Did Social Security Make A Mistake In Calculating My Disability Benefits?

Dec 18 2016 - 2:30pm

I have been awarded with SSDI in april 2016 . The SSA established a $ 301.00 monthly benefits by computing my earnings
and divide them by past 20 years . The problem here is that , I have arrived in US ( first time ever )and start to earn a income IN THE YEAR OF 2005 ( SEPTEMBER ) . THEN , THE SSA SUPPOSED TO COUNT AND DIVIDE MY TOTAL EARNINGS BY 10 YEARS , INSTEAD . THAT WOULD DOUBLE MY MONTHLY AMOUNT . WHAT I HAVE TO DO TO CLAIM THAT THEY HAVE MADE A MISTAKE WHEN ESTABLISHED MY SSDI PENSION ?
Thank you , in advance .
A.

Hi A,

I can't say for sure without more information, but it's likely that no mistake was made in the calculation of your benefit amount.

Social Security disability benefits are based on an average of a variable number of years, depending on the disabled person's age at the time they became disabled. The younger that a person is at the time they became disabled, the fewer the number of years used. For example, the disability benefit rate for a person who becomes disabled at age 30 would be based on an average of their best 7 years inflation adjusted earnings, whereas the benefit rate for a person who becomes disabled at age 47 would be based an average of their best 20 years of inflation adjusted earnings. If the disabled person has fewer than that number of years of Social Security earnings, zero earnings years are averaged in.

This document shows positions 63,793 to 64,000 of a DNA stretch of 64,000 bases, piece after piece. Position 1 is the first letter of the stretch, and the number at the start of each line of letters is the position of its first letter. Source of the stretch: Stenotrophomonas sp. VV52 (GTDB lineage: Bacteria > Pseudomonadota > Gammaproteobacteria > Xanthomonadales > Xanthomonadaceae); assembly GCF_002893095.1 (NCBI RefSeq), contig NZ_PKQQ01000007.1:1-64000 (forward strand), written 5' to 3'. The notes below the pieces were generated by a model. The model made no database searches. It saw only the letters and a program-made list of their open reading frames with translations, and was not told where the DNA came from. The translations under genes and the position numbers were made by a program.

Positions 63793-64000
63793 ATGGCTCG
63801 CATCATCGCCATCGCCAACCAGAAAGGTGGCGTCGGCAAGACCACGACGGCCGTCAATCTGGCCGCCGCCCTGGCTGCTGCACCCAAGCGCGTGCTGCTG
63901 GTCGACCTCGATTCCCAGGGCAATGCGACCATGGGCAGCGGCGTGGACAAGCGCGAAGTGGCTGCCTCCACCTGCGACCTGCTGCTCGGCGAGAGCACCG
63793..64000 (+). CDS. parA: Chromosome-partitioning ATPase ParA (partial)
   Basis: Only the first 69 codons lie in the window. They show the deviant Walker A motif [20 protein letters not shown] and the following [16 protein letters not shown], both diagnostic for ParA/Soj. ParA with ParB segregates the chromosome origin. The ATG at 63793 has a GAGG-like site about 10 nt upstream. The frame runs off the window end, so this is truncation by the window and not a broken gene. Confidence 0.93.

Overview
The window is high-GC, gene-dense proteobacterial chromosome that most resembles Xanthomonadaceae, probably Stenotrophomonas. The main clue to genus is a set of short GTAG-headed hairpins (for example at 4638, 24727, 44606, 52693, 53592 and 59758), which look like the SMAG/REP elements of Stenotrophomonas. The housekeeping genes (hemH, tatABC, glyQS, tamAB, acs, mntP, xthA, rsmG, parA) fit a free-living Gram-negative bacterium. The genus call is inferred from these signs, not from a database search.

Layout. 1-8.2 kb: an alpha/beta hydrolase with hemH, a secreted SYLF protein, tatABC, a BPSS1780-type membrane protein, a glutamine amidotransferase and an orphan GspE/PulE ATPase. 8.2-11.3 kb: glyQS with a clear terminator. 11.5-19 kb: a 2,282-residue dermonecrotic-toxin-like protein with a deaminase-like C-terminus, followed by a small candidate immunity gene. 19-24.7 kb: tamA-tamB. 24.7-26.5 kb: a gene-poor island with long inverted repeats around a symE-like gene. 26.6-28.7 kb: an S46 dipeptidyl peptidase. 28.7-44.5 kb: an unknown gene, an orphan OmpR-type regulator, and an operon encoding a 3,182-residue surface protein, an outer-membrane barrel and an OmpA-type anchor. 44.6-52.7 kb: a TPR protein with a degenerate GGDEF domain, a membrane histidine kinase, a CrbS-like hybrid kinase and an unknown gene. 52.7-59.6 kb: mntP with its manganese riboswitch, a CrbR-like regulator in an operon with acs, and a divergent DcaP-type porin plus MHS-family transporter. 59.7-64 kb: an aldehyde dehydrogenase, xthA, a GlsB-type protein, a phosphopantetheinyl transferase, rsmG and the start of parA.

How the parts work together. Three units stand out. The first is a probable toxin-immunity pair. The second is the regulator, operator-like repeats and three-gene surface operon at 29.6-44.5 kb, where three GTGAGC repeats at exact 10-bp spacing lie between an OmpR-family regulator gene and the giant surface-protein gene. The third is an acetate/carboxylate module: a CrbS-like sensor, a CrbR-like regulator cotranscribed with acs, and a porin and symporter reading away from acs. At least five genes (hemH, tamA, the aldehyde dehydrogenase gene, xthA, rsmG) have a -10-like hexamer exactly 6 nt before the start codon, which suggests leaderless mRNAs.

So, assuming that you became disabled at around age 47, Social Security is likely correct in using an average of 20 years in calculating your benefit rate. Under Social Security regulations, the year you arrived in the United States is irrelevant when determining the number of years used in the computation of your benefit rate.

If you still believe that the decision in your case is incorrect, you can file a request for a formal appeal of the determination. For more information on the appeals process, refer to: https://www.ssa.gov/pubs/EN-05-10041.pdf.

Best, Jerry